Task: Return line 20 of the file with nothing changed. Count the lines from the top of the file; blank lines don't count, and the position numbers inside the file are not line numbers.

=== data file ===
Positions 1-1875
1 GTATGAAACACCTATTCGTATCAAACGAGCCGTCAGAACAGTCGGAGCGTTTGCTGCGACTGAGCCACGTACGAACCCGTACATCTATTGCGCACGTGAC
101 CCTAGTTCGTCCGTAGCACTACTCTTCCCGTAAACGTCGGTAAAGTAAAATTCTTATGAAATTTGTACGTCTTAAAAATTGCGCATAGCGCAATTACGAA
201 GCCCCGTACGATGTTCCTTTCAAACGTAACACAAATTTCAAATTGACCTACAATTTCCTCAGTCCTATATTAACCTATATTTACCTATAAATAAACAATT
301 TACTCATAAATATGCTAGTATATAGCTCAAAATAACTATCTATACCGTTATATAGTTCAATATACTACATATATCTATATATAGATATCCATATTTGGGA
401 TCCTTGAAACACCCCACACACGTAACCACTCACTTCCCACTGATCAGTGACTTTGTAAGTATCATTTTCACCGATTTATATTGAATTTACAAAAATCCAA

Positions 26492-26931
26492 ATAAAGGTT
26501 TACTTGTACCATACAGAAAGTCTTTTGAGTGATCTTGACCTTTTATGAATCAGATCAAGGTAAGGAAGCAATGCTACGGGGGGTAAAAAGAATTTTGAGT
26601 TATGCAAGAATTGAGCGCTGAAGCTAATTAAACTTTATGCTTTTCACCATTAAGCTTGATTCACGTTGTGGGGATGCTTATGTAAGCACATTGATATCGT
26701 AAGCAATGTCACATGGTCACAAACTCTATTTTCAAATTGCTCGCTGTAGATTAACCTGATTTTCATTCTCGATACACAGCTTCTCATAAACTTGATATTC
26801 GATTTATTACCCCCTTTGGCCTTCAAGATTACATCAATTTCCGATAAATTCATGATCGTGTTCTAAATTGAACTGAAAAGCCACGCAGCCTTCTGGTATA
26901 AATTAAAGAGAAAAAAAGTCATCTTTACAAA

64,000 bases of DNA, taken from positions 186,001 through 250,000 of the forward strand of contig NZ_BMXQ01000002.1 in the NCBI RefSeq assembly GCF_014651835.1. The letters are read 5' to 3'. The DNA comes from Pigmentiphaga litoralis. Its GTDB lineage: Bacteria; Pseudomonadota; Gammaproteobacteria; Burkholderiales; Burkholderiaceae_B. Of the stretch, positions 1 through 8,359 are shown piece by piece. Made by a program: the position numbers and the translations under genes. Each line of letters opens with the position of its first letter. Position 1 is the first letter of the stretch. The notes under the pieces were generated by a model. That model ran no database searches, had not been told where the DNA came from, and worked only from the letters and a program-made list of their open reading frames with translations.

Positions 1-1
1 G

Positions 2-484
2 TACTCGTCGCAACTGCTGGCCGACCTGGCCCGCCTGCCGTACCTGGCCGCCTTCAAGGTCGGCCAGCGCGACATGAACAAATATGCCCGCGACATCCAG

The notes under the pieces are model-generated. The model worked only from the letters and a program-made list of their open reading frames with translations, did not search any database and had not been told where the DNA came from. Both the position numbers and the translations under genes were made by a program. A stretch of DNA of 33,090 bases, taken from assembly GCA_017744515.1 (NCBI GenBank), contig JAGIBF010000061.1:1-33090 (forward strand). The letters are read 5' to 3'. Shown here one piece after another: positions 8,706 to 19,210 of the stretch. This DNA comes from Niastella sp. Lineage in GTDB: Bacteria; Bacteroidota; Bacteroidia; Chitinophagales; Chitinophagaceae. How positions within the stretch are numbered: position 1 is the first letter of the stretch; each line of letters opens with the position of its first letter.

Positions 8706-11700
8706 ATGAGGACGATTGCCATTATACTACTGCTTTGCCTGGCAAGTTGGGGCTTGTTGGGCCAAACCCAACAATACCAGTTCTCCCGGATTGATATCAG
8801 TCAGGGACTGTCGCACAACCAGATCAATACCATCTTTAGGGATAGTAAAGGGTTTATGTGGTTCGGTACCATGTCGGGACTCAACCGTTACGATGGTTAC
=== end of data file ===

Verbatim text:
Positions 8706-11700